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Computer Viruses of 2015: The 5 Scariest Attacks

Technology has taken society further in the past two decades than most people living in the mid-1990s could have ever dreamt. The Internet has changed it all, and everyone now spends every waking moment with a phone, computer, camera, recording device, and more in their pocket.

But there are plenty of annoyances related to our reliance on technology. Keeping up with antivirus program updates is a pain, and that's nothing compared to what happens when you actually get infected with a virus, worm, Trojan horse, rootkit, bot, or other bug.

There are options for consumers to protect themselves, but it is hard to ever feel completely safe given the never-ending stream of malware and new types of dastardly software that hackers seem to be devising everyday.

These are the five worst we've seen so far in 2015.

Rombertik's Endless Loop

One of the greatest hooks of "Mission Impossible" is its memorable reminder: "this message will self destruct." The Rombertik virus took this to heart, being coded to sabotage a computer and render it unusable if it is discovered. Unlike the notes in the Tom Cruise movie franchise, however, it doesn't actually explode. But if it is found, it deletes key boot files in Windows so that the computer then starts and re-starts on an endless loop. The machine is rendered useless and the virus lives on. Charles Darwin would even be impressed at this artificial intelligence's determination to survive at any cost.

Lenovo Sells Computers that are Already Infected

Earlier this year, Lenovo sold its customers computers that were already inflicted by "Superfish" adware that disables a web surfer's ability to use secure connections. It automatically breaks all attempts at safe browsing (through HTTPS) and thereby leaves people badly exposed to all sorts of evildoers. One cyber security expert wrote that Lenovo's negligence or stupidity or maliciousness -- nobody was exactly sure which — was "quite possibly the single worst thing I have seen a manufacturer do to its customer base."

Android Gets "Stagefright"

While viruses and bugs have traditionally attacked computers, mobile phones are increasingly being targeted as consumers continue to ditch larger devices devices. Joshua Drake of the firm Zimperium uncovered one enormous vulnerability in the Android operating system that he says left some 95 percent of phones on this platform vulnerable to a hacker remotely accessing the device's microphone, camera, and external storage. Fortunately, he informed Google about the hole this spring — well before making the information public — so the company has circled the wagons and fixed the issue for some devices. But the exploit remains for many who use Android, and many are likely being attacked right now without even knowing it.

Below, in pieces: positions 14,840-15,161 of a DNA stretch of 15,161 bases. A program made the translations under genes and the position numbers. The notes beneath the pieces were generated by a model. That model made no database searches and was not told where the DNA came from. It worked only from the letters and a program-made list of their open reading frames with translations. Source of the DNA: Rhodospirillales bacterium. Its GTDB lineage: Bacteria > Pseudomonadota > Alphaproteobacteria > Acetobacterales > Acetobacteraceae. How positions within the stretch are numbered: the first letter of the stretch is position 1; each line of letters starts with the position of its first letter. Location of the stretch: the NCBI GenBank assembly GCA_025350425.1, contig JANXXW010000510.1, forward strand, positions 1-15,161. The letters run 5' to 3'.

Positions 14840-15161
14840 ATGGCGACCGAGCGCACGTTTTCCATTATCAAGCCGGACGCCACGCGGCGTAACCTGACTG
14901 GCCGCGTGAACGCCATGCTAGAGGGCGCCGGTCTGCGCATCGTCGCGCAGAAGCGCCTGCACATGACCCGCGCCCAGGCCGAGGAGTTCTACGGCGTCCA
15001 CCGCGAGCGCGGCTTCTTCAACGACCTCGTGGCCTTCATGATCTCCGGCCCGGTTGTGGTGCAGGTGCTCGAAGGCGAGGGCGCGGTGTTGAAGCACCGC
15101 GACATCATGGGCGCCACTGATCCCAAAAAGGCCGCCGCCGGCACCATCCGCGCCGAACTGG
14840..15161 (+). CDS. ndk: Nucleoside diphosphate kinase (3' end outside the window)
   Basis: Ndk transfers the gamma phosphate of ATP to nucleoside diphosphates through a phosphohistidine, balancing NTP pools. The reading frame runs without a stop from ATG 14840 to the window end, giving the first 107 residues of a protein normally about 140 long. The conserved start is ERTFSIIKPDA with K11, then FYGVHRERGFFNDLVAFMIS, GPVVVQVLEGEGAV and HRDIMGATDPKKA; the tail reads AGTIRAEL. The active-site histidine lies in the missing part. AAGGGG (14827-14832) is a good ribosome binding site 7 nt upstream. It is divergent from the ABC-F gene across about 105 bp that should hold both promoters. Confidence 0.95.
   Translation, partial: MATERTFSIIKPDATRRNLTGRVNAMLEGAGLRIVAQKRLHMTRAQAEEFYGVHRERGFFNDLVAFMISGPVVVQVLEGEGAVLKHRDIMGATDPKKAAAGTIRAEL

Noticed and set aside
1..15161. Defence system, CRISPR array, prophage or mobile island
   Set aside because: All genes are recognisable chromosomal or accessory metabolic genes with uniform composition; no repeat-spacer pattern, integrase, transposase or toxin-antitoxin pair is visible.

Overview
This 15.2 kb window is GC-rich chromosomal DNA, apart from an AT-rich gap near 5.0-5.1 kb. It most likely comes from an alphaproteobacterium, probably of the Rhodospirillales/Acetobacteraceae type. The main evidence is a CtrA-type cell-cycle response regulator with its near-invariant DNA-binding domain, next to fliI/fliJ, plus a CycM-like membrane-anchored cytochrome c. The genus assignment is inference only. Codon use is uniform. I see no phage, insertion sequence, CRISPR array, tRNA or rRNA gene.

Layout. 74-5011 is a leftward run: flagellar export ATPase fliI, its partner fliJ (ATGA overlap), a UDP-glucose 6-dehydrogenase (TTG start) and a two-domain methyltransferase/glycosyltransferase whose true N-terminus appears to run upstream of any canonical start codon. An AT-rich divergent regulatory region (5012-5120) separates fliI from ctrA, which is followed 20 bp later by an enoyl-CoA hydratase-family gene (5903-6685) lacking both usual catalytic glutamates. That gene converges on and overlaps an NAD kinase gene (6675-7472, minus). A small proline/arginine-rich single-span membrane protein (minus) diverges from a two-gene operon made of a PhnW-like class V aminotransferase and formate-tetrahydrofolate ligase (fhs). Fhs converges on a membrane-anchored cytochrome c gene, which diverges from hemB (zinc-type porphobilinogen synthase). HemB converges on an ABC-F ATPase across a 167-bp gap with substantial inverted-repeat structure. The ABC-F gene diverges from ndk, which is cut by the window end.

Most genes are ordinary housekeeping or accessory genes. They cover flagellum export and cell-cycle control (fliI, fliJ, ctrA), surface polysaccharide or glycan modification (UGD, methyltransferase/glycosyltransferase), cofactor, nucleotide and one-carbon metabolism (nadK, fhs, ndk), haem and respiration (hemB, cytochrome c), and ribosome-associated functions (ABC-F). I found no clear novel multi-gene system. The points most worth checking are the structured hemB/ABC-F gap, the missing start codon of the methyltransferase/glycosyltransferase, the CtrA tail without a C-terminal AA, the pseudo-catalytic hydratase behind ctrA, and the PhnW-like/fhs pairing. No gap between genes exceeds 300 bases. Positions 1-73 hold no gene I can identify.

Cryptolocker Forces Australians to Pay

Hackers stuck the shores of Australia with a lethal virus known as Cryptolocker. This ransomware is considered to be unbreakable and forces users to either pay up or forever lose access to irreplaceable files. According to the Australian Competition and Consumer Commission, more than 2,500 Aussies have fallen victim and coughed up almost $400,000 combined to the enterprising hackers.

Thunderstrike 2

The biggest news in malware this year may not come from actual malware. A team of "white hat" hackers have found a way to exploit the Apple operating system, which was once considered virtually invulnerable to attacks. They first found a way into the infrastructure in 2014, but it wasn't until recently, with Thunderstrike 2, that they found a way to make this "firmworm" jump from computer to computer. (The previous incarnation required physical access to a single machine.) So far, this type of attack is still in the hands of the good guys, but it is a wake-up call for a company that has made a reputation out of being infinitely more secure than its PC rivals.

Published Thursday, September 24, 2015 6:37 AM by David Marshall
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Comments
Sanya1995 - September 25, 2015 10:23 AM
Esabell - November 12, 2015 3:14 AM

Cryptolocker may be horrible, but the Esurf.biz browser hijacker can be dangerous too. Here's detailed removal guide:http://www.pccaretips.com/blog/how-to-remove-esurf-biz-from-chrome-ie-firefox.html

What are the Worst Internet Viruses of All Time? - Boston Commons High Tech - (Author's Link) - February 5, 2016 1:33 PM
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